I’ve mentioned before how I started a scrapbook to organize and protect all of my father’s old photos, documents, and newspaper clippings . The project began with a rational purpose but I found myself enjoying the process. While scrapbooking is sometimes mocked, it’s really a creative process that allows you to tell the story of a family member.
I finished the scrapbook for my father, and now am working on one for my mother. I have found the process to be cathartic and therapeutic.
As we move into the digital age, scrapbooks in physical form will probably become passé, replaced by highly efficient, customized digital renditions. But for those of us documenting the lives of loved ones from past generations, scrapbooks are treasured keepsakes.
More scrapbook photos can be seen in this Google photo album.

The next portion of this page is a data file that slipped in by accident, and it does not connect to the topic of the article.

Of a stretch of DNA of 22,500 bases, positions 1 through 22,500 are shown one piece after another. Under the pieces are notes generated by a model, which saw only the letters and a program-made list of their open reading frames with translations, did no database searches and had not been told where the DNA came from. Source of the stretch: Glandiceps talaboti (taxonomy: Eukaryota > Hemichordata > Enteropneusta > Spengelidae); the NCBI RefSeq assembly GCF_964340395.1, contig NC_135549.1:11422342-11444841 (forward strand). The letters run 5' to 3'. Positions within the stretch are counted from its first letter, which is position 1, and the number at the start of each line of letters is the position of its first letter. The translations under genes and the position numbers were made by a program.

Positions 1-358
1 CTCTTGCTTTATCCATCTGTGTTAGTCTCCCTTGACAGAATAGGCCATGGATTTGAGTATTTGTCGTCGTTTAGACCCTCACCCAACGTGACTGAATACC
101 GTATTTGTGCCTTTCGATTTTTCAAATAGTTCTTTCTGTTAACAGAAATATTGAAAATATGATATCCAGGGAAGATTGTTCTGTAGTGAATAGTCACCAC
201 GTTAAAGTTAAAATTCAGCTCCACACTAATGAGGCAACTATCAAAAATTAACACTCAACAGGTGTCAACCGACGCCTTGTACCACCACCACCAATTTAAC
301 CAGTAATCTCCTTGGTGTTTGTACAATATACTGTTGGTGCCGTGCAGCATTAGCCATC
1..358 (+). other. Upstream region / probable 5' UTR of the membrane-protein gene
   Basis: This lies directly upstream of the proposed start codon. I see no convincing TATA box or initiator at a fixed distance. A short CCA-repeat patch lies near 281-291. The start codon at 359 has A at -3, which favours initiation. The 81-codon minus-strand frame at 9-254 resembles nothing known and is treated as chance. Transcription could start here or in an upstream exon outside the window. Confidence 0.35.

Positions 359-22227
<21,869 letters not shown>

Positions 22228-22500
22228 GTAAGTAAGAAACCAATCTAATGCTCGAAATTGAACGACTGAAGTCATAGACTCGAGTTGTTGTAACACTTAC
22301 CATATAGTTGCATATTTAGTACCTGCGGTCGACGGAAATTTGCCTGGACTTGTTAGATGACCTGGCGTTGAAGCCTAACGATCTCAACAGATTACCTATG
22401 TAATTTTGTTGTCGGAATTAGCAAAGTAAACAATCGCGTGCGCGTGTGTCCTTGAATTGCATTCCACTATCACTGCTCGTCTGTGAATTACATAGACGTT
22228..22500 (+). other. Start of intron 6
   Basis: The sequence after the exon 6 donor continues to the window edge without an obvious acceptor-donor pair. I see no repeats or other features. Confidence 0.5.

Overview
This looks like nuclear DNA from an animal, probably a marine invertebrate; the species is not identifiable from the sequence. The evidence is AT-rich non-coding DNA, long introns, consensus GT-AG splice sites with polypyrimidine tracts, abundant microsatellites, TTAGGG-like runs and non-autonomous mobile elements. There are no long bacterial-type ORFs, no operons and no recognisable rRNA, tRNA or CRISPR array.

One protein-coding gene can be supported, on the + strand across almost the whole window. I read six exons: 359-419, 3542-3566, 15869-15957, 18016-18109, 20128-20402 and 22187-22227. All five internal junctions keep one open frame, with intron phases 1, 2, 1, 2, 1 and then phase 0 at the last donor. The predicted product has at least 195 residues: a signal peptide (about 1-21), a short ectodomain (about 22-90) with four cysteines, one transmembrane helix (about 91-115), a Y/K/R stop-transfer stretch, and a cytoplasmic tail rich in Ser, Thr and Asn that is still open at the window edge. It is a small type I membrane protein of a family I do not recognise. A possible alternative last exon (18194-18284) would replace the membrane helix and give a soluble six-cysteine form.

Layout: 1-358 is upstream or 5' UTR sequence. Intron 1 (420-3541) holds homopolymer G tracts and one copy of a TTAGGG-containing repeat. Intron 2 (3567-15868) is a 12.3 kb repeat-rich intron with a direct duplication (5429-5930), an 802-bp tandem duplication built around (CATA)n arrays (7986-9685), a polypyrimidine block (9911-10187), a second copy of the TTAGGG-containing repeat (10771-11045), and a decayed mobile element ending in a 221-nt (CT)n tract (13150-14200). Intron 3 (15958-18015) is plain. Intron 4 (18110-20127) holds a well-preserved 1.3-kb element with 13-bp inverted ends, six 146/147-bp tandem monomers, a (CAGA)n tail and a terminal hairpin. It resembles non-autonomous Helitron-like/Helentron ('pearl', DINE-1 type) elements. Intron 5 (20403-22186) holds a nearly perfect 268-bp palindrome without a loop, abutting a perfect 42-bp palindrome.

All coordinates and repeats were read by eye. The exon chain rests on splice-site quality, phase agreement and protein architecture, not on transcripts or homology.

Do you scrapbook? I would love to hear about your experiences.
2 responses to “Scrapbooking as therapy”
Those scrapbooks are true treasures. Electronic photos can’t be viewed without electricity. I mean, electricity is expected, but that doesn’t mean we’ll always have it. Physical books, unless caught in a tragedy and lost, can be good for generations. I’ve never made a scrapbook, but I had an ex sister-in-law who used to do those. They DID take a lot of work and creativity. She was an artist (by profession) and loved doing them.
I don’t have scrapbooks, but I have two photo albums of photos from when my parents AND grandparents were young. Photos dating a span from 1910 to the 1950’s. I don’t even know who everyone is in those photos, but I love those pictures just the same.
I’m so glad you found the project therapeutic. I’m sure they are beautiful.
I love old photos, whether they are of relatives or strangers!